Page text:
This pregnancy was not normal from the get-go. You might chalk it up to being pregnant in my 40s, but you’d be wrong. I experienced severe complications and went into cardiac failure two weeks after Emma was born. I was diagnosed with peripartum cardiomyopathy. Due to the complications of heart failure, Emma and I didn’t bond very well. She screamed if I held her, and I couldn’t hold her much because I couldn’t lift anything or even hold her tightly enough to keep from dropping her if she wiggled out of my arms. She did not sleep at all. She was one of those “cat nap” babies. My husband, who did night duty after working all day, was not thrilled to draw the short straw with the first baby we’d had who didn’t sleep all night. She was like Alyssa in many ways. Very high strung and needy, but cute as a button.
Emma eventually slept through the night at 18 months. She and I made up for lost time when I recovered several months after she was born, and we are best buddies now. She started kindergarten this year, and she is a very eager student. We call her the chicken wrangler because she herds all the chickens around the yard. All in all, she’s a great source of entertainment.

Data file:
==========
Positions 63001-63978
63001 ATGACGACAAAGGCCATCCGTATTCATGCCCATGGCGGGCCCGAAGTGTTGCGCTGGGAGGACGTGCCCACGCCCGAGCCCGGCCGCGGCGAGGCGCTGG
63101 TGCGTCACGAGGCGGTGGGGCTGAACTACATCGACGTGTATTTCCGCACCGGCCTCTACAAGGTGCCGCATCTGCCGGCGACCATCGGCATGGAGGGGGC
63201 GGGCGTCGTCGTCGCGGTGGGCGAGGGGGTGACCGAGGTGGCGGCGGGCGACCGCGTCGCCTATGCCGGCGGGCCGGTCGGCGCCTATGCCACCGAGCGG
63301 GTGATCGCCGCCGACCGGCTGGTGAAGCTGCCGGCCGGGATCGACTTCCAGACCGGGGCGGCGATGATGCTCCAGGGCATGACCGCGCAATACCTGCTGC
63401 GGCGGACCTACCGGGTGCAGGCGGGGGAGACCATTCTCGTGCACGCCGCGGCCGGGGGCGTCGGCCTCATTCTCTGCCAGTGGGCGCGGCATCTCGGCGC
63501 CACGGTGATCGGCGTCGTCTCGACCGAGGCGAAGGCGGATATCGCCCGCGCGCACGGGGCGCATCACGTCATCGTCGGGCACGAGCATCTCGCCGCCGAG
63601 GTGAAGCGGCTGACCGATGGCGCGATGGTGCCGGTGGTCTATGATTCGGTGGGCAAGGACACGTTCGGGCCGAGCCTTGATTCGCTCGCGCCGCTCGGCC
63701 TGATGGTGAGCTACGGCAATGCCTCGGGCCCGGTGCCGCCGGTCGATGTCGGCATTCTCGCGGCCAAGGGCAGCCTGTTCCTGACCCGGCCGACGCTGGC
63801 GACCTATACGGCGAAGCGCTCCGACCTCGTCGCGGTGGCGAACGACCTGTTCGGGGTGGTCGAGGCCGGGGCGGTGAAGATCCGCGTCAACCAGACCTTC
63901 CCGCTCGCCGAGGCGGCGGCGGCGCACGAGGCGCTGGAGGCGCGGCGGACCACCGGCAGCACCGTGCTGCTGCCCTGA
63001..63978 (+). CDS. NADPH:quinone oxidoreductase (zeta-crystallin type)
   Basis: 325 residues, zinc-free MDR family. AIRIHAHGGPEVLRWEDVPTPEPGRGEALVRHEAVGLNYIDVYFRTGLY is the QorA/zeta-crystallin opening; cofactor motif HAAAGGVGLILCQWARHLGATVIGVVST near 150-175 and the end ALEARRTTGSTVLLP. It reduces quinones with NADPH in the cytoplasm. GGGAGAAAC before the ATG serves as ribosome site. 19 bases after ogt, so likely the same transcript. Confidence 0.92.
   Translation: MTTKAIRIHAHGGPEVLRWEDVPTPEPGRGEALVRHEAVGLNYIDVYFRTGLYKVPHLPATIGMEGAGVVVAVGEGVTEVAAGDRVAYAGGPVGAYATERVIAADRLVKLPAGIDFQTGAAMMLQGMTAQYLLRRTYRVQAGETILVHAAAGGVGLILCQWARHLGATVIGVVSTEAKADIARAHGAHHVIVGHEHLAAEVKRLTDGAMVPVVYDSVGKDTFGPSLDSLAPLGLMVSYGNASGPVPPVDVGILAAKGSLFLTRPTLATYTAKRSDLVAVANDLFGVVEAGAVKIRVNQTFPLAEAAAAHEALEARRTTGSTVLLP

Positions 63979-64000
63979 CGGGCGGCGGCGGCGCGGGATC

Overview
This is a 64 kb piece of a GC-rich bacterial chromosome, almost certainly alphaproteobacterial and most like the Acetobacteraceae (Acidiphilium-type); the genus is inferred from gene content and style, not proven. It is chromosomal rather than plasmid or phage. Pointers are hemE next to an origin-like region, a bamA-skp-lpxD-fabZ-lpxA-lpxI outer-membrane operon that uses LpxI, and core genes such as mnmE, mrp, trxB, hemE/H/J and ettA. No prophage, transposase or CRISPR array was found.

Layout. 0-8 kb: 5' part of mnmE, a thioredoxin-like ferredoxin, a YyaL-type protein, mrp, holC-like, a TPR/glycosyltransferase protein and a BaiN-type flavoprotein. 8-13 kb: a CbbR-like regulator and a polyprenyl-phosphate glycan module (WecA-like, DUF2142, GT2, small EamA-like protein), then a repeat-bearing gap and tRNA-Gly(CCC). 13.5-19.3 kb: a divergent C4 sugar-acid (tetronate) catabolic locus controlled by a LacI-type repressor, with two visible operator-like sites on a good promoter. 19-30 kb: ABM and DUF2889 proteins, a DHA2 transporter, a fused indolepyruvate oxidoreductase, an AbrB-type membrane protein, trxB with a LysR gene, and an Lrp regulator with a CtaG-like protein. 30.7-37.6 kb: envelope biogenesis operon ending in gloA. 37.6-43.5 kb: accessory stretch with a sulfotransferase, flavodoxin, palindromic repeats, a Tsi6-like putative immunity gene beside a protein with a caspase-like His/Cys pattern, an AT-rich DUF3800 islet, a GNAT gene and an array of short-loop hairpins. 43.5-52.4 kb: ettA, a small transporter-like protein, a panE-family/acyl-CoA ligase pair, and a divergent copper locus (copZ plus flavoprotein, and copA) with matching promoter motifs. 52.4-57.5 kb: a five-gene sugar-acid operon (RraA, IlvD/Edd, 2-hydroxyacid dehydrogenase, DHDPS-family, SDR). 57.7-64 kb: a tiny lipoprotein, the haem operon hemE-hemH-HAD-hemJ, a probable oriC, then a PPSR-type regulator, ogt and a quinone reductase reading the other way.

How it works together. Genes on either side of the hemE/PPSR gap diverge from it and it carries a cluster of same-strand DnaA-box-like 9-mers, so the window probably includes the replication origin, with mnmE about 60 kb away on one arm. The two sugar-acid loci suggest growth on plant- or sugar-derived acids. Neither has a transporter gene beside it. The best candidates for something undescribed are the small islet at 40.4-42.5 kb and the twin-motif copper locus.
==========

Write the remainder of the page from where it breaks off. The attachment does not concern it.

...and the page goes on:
Yep, we figured four was a good round number. We weren’t going to take any round-the-world vacations or retire early, but we felt blessed. Then, at five months post-partum and three months recovered from cardiomyopathy, I was pregnant again. Double gulp! This could be disastrous, not just for someone who would be 45 when she had a baby, but for our whole family if I relapsed into heart failure. Yet, this is what God gave us, and we were determined to make the best of it. My high school friends were welcoming grandchildren, and I was having a baby. Awkward.